Two knights and a Trial of Solidarity for three mana isn’t negligible threat generation and fact that the tokens have vigilance is huge because, you guessed it, offensive AND defensive applications all in the same card! This card isn’t legendary so you can chain them giving you the ability to ‘go wide’. On the offence chaining multiple copies is another potential route to a free win, and defensively you’ve got a good way to protect yourself and your planeswalkers against aggressive decks. Its unfortunately not perfect for crewing Heart of Kiran. Additionally, opponents can play to a way that makes ‘chapter 3’ irrelevant by the time it comes round, but if they go to great lengths to do this, you’re probably fine with this.
Early game interaction to stop Llanowar Elves or enemy Heart of Kirans getting out of hand, but can also remove blockers if you’re wanting to push through for damage. This last point is one of the reasons I don’t like Seal Away in the deck. Push has its limitations not being able to take down everything, but consider that History of Benalia’s ‘3rd chapter’, Walking Ballista, combat, the deserts and even the Heart of Kiran trick mentioned above all enable revolt so you can take down 3 and 4 drops.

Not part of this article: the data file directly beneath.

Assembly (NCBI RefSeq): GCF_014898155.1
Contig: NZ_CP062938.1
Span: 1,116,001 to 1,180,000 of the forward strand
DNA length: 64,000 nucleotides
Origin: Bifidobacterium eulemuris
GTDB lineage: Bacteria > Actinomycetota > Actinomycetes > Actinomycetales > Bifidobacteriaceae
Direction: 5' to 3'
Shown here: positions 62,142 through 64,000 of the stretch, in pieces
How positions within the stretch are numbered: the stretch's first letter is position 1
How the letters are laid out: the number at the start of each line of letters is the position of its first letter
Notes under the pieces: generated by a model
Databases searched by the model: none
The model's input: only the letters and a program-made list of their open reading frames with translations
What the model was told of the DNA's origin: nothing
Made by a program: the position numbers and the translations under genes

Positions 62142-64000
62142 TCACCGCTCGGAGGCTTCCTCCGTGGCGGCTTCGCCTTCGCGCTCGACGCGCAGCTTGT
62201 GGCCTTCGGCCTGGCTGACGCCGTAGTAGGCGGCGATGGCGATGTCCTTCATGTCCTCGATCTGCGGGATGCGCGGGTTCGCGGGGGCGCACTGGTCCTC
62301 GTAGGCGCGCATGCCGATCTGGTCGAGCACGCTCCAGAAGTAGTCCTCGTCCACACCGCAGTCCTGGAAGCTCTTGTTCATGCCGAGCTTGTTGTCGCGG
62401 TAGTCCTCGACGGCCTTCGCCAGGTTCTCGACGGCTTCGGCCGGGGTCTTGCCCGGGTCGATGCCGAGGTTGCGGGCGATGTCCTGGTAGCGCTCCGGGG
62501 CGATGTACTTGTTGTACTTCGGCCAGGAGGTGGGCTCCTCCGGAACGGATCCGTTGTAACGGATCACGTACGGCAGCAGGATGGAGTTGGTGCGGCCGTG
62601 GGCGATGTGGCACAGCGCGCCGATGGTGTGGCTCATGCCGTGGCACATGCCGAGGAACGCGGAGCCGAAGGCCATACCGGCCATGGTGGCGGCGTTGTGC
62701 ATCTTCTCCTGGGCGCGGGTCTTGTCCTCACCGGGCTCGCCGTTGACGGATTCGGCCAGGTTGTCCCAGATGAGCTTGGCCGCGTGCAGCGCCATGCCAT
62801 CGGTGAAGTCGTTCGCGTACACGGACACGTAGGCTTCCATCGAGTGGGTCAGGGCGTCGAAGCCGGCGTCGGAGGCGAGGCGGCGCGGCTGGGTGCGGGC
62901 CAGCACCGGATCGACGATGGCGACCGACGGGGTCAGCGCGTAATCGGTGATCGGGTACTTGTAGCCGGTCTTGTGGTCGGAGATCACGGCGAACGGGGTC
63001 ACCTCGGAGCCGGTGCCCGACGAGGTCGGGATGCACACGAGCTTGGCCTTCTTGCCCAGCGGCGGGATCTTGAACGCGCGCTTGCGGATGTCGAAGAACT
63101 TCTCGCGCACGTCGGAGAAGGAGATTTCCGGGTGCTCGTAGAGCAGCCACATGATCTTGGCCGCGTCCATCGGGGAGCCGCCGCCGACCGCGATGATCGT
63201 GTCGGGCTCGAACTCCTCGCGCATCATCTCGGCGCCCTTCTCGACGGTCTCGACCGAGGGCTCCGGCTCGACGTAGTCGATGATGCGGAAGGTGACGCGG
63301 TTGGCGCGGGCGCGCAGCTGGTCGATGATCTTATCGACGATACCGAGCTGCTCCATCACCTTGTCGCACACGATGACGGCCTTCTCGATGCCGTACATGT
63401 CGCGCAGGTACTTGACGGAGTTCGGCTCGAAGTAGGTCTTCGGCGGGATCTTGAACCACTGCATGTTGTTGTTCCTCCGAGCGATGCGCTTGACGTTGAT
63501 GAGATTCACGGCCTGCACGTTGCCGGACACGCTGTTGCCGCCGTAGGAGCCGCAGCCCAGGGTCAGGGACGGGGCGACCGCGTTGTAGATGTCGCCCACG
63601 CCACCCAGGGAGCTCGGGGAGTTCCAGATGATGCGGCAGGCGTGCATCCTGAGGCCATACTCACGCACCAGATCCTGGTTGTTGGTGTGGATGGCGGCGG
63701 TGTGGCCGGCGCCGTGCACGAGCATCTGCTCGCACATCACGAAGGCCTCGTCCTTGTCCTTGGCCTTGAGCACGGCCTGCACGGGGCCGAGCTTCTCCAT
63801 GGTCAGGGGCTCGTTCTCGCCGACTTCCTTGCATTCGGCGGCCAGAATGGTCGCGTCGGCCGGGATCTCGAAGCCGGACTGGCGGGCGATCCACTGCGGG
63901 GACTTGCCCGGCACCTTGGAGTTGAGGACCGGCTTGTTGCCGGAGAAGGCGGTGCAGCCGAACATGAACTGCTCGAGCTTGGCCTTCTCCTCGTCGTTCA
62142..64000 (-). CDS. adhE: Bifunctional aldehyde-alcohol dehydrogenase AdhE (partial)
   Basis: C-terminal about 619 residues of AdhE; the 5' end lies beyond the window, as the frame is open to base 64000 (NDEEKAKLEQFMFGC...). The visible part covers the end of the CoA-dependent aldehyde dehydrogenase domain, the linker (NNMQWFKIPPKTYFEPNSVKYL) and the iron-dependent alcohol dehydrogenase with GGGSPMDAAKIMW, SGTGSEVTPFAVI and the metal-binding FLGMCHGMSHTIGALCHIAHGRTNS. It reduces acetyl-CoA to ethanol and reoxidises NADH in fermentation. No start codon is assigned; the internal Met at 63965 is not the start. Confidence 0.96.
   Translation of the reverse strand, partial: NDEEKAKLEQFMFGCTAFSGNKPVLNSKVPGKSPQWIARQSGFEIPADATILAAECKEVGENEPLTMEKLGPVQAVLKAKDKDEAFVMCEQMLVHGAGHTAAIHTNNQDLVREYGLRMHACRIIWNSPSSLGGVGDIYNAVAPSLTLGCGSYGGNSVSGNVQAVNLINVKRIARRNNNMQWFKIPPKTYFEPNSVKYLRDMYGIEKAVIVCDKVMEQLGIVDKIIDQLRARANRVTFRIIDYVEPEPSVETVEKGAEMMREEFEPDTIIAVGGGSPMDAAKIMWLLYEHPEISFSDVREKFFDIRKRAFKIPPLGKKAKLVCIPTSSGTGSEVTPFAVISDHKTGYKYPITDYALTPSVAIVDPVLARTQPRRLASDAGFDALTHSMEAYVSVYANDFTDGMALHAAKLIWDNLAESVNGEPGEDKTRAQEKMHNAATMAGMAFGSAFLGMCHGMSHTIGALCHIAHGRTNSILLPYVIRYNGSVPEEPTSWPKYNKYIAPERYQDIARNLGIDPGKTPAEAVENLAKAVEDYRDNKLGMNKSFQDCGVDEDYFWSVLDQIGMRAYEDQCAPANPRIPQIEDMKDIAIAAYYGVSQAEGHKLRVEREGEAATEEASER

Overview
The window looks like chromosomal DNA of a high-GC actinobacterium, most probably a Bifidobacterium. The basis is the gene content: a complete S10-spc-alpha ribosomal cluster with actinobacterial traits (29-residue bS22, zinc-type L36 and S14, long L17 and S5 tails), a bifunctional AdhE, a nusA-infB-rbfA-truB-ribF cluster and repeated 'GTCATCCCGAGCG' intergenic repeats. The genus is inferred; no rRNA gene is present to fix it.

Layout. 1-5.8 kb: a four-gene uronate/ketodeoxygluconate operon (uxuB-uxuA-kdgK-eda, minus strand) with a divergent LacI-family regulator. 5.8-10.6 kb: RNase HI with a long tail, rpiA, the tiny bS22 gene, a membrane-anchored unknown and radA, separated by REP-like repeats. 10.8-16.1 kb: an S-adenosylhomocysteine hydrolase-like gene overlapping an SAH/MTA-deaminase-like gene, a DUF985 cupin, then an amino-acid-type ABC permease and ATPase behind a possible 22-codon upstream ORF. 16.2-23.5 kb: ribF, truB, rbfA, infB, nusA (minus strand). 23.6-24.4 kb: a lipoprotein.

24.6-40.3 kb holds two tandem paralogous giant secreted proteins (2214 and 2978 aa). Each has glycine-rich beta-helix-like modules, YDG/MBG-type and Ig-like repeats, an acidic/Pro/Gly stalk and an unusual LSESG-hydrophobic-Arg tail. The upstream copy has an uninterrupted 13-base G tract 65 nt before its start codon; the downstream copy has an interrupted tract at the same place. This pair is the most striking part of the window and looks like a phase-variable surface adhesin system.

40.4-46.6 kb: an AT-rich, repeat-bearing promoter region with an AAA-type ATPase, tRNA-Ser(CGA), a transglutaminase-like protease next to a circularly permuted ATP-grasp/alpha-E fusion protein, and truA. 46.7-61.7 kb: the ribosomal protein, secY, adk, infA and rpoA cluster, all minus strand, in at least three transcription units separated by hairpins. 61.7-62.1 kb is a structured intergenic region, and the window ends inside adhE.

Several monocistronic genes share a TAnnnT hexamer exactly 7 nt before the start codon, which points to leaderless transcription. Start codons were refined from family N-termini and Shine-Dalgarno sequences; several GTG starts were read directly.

Taking down small creatures for 5 mana doesn’t sound like a good deal, but when you consider you got to include this one for free it’s pretty much all upside. Paying one life for mana is not going to matter most of the time. You can kill Winding Constrictors by putting two -1/-1 counters on it – its own ability adds the third counter for you.